In an expansive conversation with Namrata Joshi, Sen went into the finer details, the languid pans and tilts, the no-cuts approach and the grammar that evolved alongside the making of the film that he describes as a “dystopic fairytale”.


The story of Mohammad Saud and Nadeem Shehzad, who rescue injured kites, had been documented in some news stories. What was it that intrigued you to think of making a film about them? What was the approach that you decided to take for the subject?

Even before I had a sense of how the brothers would be the primary vectors of the story, I had a vague intuition or a sense of the visual texture or feeling of the film. When a film first comes to you it's like this kind of abstract, hazy glow at the back of your head. At least for me, it’s the texture I want to evoke more than the story. 

Growing up in Delhi, you're very aware of the general, all-round texture of greyness. The hazy sky, the sun as the diffused blot, the bad air. And this general sense that something that is hostile to you is dominating your entire life. And then every time you look up, you'll always see these slow, gliding dots. The kites. One of the first things I remember telling my producer partner, Aman Mann, was that I was interested in making this film where the audience comes out of the theatre and looks up at the sky. I wanted it to have some kind of dystopic fairytale-like feel; it has an aura or charm but is eventually kind of dark. So, we started looking for people who had a deep, profound relationship with either the sky or the birds.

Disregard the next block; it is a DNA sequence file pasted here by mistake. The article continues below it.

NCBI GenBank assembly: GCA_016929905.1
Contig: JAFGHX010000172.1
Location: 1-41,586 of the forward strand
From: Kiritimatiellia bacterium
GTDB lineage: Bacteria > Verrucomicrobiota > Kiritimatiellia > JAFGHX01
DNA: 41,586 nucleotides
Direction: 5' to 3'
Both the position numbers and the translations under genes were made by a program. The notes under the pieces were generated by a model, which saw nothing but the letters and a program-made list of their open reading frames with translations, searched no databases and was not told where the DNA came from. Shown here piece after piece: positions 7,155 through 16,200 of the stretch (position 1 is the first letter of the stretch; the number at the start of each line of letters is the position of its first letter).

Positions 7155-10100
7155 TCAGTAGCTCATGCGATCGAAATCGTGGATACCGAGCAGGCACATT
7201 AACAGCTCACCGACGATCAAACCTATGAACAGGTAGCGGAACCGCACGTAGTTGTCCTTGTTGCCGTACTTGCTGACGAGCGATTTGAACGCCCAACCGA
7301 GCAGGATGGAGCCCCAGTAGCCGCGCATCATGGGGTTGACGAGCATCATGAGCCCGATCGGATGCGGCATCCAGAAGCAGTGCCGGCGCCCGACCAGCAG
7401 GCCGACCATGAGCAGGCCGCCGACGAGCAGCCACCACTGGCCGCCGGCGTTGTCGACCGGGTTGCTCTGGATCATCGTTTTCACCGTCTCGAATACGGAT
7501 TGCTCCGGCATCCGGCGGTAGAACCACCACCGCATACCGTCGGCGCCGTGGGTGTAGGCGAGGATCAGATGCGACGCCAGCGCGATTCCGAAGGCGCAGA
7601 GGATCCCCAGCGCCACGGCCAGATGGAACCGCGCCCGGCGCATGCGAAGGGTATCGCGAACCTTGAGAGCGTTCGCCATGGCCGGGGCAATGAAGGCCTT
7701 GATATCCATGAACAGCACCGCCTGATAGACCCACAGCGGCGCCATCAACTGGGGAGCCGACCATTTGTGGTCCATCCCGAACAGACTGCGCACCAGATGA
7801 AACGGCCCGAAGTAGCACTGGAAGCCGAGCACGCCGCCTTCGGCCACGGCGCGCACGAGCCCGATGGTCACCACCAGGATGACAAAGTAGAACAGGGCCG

When I met the brothers, [I found] that they work in this tiny, derelict, very industrially decayed kind of a basement. On the one side, there are the heavy metal cutting machines and the whirring, metallic sounds. On the other side, I found these magisterial yet vulnerable birds. There's something inherently cinematic about this kind of duality. They are doing such phenomenally important work in this tiny, stifling, claustrophobic basement. It was interesting to shuttle between this kind of compressed space and the decompression of the city. 
Generally, I was also interested in [doing] something about the non-human life in the city, the ecology. When we say wilderness or animal life or nature, we think of something which is far away, literally in the forests. But the city, as a space, is also a very strong evolutionary and behavioral imperative for non-human life. Science has been talking about how animals are constantly adjusting, reacting, and improvising.